Winfred Rembert's Documentary "All Me" Tracks A Painful Past Translated Into Beautiful Art (VIDEO)

When most artists were in art school, Winfred Rembert was working on a chain gang. He was serving time in a Georgia prison after being arrested at a civil rights rally. When an artist might explain his works with hip conceptual jargon, Rembert presents his with "I was there." Rembert's unbelievable life story sounds like more like a legend, filled with unimaginable pain.

Rembert's mother left when he was just three months old, and he spent his childhood doing hard labor picking cotton alongside his aunt in the fields. As an adult, Rembert is receiving critical acclaim for his artwork; his solo show at New York's Adelson Gallery and his work at Yale are just two examples. His works use dye on tooled leather to craft folk tales that tell true stories richer than most fables. Rembert revives moments from his past, from a chain gang to a bustling school bus. The works are a testament to Rembert's personal triumphs and the incredible power of folk art.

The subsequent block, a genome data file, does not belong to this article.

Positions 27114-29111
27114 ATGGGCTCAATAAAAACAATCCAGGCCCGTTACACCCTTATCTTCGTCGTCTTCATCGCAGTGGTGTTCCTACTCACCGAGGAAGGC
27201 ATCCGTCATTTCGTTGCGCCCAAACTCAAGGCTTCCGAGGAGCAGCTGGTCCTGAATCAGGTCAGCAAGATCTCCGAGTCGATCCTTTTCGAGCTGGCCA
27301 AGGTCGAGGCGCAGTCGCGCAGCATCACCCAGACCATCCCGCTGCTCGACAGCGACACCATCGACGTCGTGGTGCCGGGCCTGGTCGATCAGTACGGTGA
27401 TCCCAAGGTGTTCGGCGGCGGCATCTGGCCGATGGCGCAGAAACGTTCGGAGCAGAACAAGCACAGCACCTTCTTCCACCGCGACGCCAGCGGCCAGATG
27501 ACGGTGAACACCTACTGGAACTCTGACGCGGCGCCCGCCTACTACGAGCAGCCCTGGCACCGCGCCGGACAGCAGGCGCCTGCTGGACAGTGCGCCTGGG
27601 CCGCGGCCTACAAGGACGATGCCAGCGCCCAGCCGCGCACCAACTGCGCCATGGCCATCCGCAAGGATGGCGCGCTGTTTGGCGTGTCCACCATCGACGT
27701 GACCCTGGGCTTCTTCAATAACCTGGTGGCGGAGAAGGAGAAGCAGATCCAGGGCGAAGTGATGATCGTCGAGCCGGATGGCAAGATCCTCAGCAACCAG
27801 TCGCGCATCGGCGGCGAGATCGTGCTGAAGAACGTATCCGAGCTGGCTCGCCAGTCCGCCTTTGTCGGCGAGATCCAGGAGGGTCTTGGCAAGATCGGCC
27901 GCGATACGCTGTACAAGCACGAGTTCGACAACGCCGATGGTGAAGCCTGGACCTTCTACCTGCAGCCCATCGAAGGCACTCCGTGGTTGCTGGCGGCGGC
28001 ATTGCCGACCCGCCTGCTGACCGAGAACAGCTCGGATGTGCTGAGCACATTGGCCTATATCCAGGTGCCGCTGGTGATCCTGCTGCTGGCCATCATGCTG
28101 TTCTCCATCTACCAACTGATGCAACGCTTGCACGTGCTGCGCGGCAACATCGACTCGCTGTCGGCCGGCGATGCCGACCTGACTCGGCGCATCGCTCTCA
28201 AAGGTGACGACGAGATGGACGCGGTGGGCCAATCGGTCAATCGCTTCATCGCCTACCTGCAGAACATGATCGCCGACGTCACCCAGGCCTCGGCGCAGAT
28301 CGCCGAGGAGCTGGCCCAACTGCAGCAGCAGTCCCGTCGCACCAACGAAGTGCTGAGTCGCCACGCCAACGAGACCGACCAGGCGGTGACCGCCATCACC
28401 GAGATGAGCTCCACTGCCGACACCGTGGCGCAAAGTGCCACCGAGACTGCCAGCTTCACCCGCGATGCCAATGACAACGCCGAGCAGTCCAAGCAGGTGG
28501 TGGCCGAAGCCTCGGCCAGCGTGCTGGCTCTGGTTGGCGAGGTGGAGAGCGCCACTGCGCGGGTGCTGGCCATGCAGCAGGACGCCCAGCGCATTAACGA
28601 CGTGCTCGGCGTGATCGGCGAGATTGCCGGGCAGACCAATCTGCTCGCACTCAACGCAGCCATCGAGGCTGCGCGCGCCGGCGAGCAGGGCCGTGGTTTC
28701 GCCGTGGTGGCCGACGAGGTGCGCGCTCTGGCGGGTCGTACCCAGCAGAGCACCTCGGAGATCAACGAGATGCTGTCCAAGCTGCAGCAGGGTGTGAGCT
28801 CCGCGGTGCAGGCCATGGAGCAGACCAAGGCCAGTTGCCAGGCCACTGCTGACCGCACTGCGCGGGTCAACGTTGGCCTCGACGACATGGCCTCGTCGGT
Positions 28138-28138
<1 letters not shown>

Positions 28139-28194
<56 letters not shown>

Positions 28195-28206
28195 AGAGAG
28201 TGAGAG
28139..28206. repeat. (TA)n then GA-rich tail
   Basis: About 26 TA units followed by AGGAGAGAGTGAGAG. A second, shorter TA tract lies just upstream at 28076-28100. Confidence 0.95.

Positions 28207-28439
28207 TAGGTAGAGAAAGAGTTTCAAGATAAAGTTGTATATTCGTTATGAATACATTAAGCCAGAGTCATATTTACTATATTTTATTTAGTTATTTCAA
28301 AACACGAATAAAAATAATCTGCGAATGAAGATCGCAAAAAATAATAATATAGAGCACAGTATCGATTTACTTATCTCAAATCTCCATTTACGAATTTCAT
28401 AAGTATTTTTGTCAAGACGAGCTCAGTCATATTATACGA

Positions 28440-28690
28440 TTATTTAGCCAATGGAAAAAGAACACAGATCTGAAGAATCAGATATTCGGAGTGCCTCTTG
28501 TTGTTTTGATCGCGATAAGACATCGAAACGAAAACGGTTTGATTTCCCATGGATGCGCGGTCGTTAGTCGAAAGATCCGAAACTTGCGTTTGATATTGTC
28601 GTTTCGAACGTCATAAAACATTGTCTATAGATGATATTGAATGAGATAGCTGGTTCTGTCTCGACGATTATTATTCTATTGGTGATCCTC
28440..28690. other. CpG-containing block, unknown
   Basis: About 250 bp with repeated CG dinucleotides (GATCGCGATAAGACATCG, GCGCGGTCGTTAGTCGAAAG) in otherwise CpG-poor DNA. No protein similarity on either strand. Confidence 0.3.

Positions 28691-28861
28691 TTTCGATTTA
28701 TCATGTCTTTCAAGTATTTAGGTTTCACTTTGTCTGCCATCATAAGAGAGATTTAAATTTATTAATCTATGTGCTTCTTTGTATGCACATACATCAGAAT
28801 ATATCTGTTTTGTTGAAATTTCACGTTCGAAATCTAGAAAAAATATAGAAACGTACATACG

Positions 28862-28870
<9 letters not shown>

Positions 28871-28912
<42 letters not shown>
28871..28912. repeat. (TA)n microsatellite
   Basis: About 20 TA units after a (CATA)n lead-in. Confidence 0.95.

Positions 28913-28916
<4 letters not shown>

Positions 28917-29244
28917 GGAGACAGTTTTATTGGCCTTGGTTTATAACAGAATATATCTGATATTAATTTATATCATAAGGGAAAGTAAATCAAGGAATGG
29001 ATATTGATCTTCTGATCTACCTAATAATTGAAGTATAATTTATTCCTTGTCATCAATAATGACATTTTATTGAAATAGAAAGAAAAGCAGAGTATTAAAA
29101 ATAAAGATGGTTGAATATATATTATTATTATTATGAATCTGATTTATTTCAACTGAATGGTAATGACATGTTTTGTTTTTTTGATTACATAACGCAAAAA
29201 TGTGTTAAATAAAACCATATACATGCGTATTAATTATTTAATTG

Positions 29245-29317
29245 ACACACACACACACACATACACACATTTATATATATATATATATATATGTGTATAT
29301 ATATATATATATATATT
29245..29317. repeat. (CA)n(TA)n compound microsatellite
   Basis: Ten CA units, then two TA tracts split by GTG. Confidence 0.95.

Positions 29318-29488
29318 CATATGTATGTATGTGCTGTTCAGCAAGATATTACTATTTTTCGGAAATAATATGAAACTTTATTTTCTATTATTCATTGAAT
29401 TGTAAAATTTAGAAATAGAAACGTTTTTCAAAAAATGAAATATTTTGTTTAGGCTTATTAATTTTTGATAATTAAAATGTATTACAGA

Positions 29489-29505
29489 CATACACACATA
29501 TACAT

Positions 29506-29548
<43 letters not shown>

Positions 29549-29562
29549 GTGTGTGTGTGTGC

The documentary "All Me: The Life & Times of Winfred Rembert" gives a look back on Rembert's astounding history. It is hard to believe how recently the hardships he endured occurred, that stories like his are still being told firsthand today. Yet Rembert's example represents an inspirational victory, representing our hopes for a better future. Hear the unbelievable stories as told through Rembert and as seen in his artwork.

If you're in New York, Rembert's work is being shown at the Hudson River Museum in Yonkers until May 5, 2012. For upcoming screenings, of "All Me," check the website here.